A suggestion by Archbishop of Canterbury Rowan Williams that certain aspects of Islamic Sharia law be incorporated into the British legal system has triggered a political fury and a heated debate on religious tolerance.
Williams, who is leader of the worldwide Anglican Communion, made his comments first on the BBC radio program The World at One on February 7 and then expanded on them later in the day during a lecture at the Temple Festival Series in London. His suggestion was that a small portion of Sharia, which itself is a portion of Islamic law based on text in the Qu'ran but which is not codified, could be incorporated into British law.
While the British press on February 8 highlighted on front pages some interpretations of Sharia that have resulted in amputations and floggings for theft and adultery, most Muslim leaders in Britain maintained a low profile.
Williams called for a "constructive accommodation" with Muslim practice in areas such as marital disputes, while stressing, "nobody in their right mind would want to see in this country the kind of inhumanity that's sometimes been associated with the practice of the law in some Islamic states; the extreme punishments, the attitudes to women as well."
Ibrahim Mogra, a spokesperson for the Muslim Council of Britain seemed to concur with Williams when he said, "Within the British legal system, we believe we should have a debate on whether we can accommodate a very small aspect of Muslim family and personal law to do with marriage, divorce, custody and inheritance."
The Times newspaper on February 8 quoted Rabbi Danny Rich, chief executive of Liberal Judaism, saying about the archbishop: "I am staggered he has said this. The Jewish community has learnt the value of both participating in the British legal system but at the same time, in certain matters where the State gives it the right, to sort out those matters with its own rabbinic authorities. But we accept that British law has priority."
It is not yet clear whether Williams consulted other Church of England leaders before he made his speech but high ranking sources said his statements would feature prominently next week at the Church of England's General Synod.
The office of Prime Minister Gordon Brown said in a statement on February 8, "The prime minister believes British law should apply in this country, based on British values."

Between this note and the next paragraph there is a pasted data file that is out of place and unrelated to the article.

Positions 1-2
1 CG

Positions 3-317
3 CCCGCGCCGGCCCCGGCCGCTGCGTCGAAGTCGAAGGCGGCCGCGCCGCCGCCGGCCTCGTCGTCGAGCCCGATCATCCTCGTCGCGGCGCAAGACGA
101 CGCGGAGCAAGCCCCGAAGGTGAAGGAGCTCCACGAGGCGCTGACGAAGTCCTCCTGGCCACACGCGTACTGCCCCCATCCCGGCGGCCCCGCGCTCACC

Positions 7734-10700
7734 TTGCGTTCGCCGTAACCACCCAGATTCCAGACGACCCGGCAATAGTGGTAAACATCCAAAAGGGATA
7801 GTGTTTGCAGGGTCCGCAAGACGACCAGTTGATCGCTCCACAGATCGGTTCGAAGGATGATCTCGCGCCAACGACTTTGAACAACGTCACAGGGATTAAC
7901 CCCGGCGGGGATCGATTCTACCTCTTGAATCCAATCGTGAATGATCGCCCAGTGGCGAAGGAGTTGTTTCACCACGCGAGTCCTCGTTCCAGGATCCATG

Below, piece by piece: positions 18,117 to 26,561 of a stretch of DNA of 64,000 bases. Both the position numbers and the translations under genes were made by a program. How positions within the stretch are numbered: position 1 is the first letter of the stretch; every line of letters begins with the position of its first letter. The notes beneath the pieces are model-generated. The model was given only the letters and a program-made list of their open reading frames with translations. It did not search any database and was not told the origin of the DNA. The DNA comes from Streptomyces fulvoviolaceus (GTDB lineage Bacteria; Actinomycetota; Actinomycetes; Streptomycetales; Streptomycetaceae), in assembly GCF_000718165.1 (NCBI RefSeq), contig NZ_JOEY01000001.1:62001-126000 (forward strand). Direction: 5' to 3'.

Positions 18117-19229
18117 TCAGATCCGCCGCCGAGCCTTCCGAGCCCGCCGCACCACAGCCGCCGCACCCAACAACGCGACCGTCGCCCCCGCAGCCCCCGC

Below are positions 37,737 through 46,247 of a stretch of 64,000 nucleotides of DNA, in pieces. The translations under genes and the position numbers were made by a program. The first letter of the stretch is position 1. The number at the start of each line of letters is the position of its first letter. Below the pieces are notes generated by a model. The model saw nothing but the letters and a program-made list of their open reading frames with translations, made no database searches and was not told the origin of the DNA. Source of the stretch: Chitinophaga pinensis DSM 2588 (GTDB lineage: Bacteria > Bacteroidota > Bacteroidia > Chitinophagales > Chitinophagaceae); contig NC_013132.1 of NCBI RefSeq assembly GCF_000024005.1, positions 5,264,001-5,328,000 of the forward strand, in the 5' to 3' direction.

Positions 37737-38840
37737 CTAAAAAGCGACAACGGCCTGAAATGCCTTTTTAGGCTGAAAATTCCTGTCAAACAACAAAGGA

Andy Burnham, the British Cabinet minister responsible for culture and the media said: "You cannot run two systems of law alongside each other. That in my view would be a recipe for chaos, social chaos. British law has to be based on British values." He added, "If people choose to live in this country, they choose to abide by that law and that law alone."
The opposition Conservative Party's spokesperson on community cohesion, Baroness Warsi, described Williams' statements as "unhelpful" and she asserted on the television program Newsnight that they might add to further "confusion" among Britain's different ethnic and religious communities.
She was quoted on her party website as saying freedom under the law allows respect for some religious practices, but she stressed, "Let's be absolutely clear -- all British citizens must be subject to British laws developed through Parliament and the courts."
Nick Clegg, the leader of another opposition party, the Liberal Democrats, commented: "There is a huge difference between respecting people's rights to follow their own beliefs and allowing them to excuse themselves from the rule of law."
The Pakistan-born Anglican bishop of Rochester, Michael Nazir-Ali, who received death threats after claiming earlier this year that some areas of Britain had become "no-go areas" for non-Muslims, said: "We welcome progressive views on the development of Sharia. These will enable Muslims to relate better to the contemporary world...They are not, however, an argument for disturbing the integrity of a legal tradition which is rooted in the quite different moral and spiritual vision deriving from the Bible."
The full text of Williams' lecture is available here.